The Mudcat Café TM
Thread #66835   Message #1116455
Posted By: GUEST,An Púca
15-Feb-04 - 02:10 PM
Thread Name: Folklore: Pogue Mahone
Subject: RE: Folklore: Pogue Mahone
Re. smashin(g) < is math sin; this etymology actually does not emanate from any folk other than the academic folk. There is no evidence disproving it. However, the evidence for it is merely (90%) the shared phonemes (in Scotland only) and shared semantics.   That's why I mentioned Godel and incompleteness - many things are true but cannot be proven without doubt. An etymology for smashing from smashing, breaking (of plates) cannot be disproved either.

On that side of the scales, you would have to consider the greatest "Irish" word in contemporary English. This one, "craic", has managed to recover from earlier "anglicisation" unlike "pogue mahone" which gave rise to this thread.   This is probably because of the spelling "crack" being usurped by the drug. No one now writes "for the crack" when they mean "for fun" even in the English-language contexts. The word "craic", however, is merely the English word "crack". It was borrowed in slang usage such as "he's cracked (in the head)".   From slang usage such as craiceáil for having fun, craiceáilte for being funny, mad etc. came craic for the fun itself. Earlier printings of "the crack was ninety" were not therefore anglicisations at all but retention of the original spelling of a borrowing from English into Irish. We are unlikely to see again the near contemporary usage of the word in Irish and in Hiberno-English as it is nearly all one-way traffic at this stage - from English to Irish.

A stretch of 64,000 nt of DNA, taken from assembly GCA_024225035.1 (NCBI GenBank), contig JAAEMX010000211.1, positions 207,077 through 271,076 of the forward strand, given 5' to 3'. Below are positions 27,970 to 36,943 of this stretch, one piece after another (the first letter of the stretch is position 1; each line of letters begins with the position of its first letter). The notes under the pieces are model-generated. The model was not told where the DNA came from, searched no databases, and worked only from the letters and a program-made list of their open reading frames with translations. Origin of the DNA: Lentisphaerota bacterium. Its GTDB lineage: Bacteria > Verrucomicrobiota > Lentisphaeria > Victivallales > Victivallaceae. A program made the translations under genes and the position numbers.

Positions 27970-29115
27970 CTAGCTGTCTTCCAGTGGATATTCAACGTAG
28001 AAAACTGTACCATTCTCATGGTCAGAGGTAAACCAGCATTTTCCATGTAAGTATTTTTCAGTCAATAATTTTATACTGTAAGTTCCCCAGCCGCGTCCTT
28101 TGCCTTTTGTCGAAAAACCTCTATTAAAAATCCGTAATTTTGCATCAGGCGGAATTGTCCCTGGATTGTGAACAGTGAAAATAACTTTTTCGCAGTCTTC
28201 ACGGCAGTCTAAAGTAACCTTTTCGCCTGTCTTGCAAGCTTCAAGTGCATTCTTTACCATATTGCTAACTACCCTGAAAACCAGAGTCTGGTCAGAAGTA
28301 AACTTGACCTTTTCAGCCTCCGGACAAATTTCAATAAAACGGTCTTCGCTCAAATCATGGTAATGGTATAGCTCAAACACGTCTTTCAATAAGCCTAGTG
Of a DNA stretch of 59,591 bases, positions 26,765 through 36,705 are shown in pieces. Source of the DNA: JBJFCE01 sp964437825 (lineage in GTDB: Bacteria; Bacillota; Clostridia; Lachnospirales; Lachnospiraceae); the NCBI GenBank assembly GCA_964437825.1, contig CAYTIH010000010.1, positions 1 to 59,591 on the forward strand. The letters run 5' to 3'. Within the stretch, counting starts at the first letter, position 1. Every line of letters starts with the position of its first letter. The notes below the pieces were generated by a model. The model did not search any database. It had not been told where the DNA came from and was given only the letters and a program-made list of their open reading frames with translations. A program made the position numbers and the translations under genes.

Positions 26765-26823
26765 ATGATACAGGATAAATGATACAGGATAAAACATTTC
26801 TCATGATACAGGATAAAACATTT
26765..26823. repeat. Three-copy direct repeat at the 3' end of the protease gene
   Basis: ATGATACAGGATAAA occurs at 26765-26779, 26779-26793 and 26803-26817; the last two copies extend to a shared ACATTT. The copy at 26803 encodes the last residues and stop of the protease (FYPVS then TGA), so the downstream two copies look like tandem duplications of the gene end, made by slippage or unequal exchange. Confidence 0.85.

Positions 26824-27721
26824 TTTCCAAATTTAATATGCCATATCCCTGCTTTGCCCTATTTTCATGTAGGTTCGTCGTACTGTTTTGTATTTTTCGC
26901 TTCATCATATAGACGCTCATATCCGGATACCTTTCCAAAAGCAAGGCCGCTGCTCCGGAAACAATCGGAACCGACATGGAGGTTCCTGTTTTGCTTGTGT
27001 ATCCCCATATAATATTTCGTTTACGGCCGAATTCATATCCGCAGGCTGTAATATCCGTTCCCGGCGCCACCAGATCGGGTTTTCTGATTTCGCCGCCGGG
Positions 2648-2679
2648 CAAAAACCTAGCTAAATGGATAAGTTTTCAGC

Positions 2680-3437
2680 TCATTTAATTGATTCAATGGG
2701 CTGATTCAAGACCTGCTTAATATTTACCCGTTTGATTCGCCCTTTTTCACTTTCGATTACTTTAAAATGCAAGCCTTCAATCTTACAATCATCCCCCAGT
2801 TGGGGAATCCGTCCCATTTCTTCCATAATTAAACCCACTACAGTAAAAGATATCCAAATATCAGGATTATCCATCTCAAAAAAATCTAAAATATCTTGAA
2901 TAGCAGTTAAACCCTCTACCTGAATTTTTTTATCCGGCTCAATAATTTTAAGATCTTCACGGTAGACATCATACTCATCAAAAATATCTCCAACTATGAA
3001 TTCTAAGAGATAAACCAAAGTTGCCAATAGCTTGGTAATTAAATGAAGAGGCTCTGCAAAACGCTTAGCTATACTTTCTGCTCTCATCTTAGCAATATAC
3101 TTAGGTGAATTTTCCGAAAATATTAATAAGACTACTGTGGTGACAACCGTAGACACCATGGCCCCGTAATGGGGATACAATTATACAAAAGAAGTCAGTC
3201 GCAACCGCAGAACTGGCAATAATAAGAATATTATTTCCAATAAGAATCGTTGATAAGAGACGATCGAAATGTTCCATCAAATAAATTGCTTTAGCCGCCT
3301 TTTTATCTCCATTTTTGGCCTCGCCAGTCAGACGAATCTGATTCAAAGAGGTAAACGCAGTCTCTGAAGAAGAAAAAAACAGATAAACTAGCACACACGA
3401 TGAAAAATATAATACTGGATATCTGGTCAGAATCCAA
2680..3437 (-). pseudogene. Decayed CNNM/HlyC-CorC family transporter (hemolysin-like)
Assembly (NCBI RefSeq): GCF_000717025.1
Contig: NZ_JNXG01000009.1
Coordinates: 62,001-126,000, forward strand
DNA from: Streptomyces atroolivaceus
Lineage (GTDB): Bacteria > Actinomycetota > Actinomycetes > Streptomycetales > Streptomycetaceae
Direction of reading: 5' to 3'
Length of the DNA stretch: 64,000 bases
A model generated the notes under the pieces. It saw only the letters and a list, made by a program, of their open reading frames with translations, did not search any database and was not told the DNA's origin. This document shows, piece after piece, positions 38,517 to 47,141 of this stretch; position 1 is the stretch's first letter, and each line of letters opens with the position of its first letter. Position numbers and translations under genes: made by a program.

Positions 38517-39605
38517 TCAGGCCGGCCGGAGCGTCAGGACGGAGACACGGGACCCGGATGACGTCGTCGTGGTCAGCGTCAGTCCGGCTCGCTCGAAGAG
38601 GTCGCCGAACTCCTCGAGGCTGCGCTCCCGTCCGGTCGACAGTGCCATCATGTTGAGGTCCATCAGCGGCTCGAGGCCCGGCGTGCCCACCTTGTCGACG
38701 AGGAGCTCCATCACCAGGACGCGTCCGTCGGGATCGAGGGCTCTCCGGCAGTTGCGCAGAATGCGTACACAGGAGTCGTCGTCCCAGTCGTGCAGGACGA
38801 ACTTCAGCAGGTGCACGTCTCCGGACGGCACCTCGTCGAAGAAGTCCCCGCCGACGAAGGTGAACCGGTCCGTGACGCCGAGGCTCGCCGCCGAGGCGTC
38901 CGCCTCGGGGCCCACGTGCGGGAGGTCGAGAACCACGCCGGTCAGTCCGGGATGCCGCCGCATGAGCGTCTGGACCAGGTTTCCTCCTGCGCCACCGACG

It does however show that a breakage can be considered good, which is smashing crack altogether in this context.